Getting a live view of environment variables (Gradle and JDK 9)

Kirk Pepperdine kirk.pepperdine at
Thu May 18 07:42:53 UTC 2017

Hi Cedric,

I understand what you are trying to do, it is my opinion that you are trying to do this in a completely unexpected way. That the environment variables in the JVM are read only once is an issue in that a nohup should refresh them That all the code in the JVM may (or may not) react to this change is another question. In your case I believe you have painted yourself into a corner by assuming the JVM would be able to read and write shell environment variables. To back off of this assumption 
In this case you will need the client to inform the server of it’s environment and then one possibility is to fork the server with the new variables.

Shells are isolated for a reason. IMHO, changing the JVM to write environment variables based on settings in another shell is a potential security issue.

Kind regards,

> On May 17, 2017, at 4:21 PM, Cédric Champeau <cedric.champeau at> wrote:
>>> I disagree, this would be totally expected behavior. The daemon and this
>>> process would run in different shells and I am unaware of any daemon
>>> process that auto-magically reconfigures it’s self to adapt to any other
>>> arbitrary shell’s changed environment variables.
> The thing is that the daemon is an "implementation detail". The user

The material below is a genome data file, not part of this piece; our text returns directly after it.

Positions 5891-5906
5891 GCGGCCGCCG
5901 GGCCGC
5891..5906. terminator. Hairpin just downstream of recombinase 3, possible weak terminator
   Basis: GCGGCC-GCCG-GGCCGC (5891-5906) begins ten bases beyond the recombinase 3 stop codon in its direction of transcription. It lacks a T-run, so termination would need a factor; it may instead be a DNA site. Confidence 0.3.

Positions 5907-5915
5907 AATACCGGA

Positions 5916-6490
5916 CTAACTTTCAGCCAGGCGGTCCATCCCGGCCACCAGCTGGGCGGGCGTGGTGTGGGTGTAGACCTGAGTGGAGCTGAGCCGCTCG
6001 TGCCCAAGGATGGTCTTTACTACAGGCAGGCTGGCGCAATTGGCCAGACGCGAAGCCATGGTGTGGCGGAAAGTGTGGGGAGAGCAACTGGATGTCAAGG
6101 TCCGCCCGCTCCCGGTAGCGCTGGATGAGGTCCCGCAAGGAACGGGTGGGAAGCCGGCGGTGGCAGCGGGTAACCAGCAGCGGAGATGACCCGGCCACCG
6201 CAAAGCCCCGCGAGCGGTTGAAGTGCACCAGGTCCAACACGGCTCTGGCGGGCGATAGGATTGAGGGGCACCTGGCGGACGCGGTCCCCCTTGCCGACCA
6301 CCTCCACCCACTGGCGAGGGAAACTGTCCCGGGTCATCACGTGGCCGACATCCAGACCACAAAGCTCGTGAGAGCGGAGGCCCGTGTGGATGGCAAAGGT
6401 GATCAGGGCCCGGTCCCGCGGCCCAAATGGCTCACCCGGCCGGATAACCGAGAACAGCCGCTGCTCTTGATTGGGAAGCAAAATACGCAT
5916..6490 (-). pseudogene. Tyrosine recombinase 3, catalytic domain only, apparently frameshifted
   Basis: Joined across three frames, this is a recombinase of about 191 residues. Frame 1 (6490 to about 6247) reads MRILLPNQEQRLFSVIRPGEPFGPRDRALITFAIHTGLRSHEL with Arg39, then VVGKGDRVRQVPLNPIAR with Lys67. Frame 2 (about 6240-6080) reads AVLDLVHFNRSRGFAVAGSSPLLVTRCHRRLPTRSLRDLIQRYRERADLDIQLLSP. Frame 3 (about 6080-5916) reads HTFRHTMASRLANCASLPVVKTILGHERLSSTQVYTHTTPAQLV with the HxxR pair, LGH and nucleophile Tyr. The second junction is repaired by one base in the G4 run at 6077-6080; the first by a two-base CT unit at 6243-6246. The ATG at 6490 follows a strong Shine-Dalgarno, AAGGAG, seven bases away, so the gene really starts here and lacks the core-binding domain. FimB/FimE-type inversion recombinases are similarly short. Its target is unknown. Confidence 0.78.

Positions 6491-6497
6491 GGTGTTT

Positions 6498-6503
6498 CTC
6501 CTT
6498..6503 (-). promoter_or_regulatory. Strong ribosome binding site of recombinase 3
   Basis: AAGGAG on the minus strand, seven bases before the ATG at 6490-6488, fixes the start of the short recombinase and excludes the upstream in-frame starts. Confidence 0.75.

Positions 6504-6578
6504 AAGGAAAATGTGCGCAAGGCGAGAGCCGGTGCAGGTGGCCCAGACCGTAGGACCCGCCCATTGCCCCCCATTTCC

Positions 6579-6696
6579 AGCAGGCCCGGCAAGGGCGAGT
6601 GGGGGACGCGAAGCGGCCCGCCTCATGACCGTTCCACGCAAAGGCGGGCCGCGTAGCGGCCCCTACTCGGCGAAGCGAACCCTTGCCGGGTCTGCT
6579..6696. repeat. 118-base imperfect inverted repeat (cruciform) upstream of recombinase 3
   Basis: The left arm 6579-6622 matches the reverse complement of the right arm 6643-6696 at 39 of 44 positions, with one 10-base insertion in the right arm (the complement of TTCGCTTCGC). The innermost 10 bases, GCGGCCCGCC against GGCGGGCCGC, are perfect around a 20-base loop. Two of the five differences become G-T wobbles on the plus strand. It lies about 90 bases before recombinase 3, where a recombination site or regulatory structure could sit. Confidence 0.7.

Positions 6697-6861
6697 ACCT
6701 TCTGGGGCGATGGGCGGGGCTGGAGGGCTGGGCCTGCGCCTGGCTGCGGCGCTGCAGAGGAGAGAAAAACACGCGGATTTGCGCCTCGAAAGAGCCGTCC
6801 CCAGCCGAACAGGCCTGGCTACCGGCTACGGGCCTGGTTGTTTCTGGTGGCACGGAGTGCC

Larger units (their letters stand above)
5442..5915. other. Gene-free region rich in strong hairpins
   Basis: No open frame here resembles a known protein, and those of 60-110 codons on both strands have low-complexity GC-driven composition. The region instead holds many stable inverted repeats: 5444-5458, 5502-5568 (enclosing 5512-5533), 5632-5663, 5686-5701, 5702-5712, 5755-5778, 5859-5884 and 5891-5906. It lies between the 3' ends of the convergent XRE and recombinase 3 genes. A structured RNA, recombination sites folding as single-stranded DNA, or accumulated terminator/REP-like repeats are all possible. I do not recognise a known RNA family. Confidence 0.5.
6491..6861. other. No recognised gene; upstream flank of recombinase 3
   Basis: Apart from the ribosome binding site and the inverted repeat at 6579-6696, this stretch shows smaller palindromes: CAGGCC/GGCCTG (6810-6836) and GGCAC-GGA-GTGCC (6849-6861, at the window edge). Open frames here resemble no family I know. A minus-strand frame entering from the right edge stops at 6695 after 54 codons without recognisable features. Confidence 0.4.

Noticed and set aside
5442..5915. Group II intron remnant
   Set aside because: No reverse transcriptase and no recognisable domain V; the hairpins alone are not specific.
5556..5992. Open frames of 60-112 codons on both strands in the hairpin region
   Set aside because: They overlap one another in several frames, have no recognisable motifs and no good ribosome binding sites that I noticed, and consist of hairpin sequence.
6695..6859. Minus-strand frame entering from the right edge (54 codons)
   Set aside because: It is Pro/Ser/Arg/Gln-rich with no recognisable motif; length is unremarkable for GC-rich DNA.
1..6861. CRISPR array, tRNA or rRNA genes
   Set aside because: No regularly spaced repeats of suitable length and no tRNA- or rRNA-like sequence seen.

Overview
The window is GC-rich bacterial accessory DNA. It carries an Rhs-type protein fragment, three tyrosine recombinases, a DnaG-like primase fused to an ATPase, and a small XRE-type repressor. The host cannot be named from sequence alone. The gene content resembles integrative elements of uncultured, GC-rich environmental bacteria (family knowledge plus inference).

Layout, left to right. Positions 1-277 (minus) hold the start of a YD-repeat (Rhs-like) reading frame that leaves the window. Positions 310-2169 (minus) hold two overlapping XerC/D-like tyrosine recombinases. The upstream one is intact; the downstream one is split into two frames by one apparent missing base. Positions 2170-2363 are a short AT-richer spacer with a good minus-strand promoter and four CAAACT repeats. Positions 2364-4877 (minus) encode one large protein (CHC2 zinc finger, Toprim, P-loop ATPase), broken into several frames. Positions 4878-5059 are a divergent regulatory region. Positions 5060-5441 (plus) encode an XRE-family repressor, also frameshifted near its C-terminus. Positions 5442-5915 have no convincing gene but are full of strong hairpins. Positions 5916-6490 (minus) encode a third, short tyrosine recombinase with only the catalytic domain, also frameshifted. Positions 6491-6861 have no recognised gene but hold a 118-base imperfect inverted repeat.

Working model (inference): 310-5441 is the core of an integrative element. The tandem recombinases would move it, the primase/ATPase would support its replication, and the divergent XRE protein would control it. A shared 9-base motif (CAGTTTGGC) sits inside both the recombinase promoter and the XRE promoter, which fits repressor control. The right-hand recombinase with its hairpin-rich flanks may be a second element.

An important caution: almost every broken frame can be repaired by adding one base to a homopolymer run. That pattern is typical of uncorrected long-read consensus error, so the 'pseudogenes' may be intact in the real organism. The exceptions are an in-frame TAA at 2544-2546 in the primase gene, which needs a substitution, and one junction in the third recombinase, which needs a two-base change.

> doesn't even need to know there's one. It's here for performance reasons.
> If we could get the same level of performance, and startup time, right from
> the process start, there wouldn't be any need for a daemon. But the truth
> is different: with classloading, in-memory dependency management caches,
> and the JIT, the daemon is required. So imagine the surprise if a user just
> does a "cd subproject" and start Gradle, and we spawn a new daemon, just
> because the "PWD" environment variable has changed. It doesn't make sense.
> Also it can lead to surprising behaviors: if you run 2 builds concurrently
> (this happens, yes, we have thousands of users so all scenarios exist in
> the wild), then depending on whether the daemon was busy when you start the
> build, you would get different environment variables: the busy one would
> get the environment variables when it was started, and the fresh one to run
> the 2d build would get the refreshed ones, because started at a different
> point in time.
> Another scenario: one might think (we do) that it's better to use project
> properties than environment variables to communicate runtime specific
> configuration. But the reality is always more complex. For example, our
> build scripts may require calling a Perl library at some point (imagine,
> for example, calling FlameGraph). If that library is configured through
> environment variables (say, it requires FLAMEGRAPH_HOME to be set), then
> it's better to check beforehand if the environment variable is set, rather
> than executing the build and failing when we try to call it. So, the build
> script needs to check that this environment variable is set. If we don't
> propagage the client environment variables to the daemon, then 2 things
> happen:
> 1. the check to verify that the environment variable is set would fail,
> even if it has been set in the CLI
> 2. we wouldn't be able to set the environment variables of the forked
> process running Perl to the appropriate set of variables

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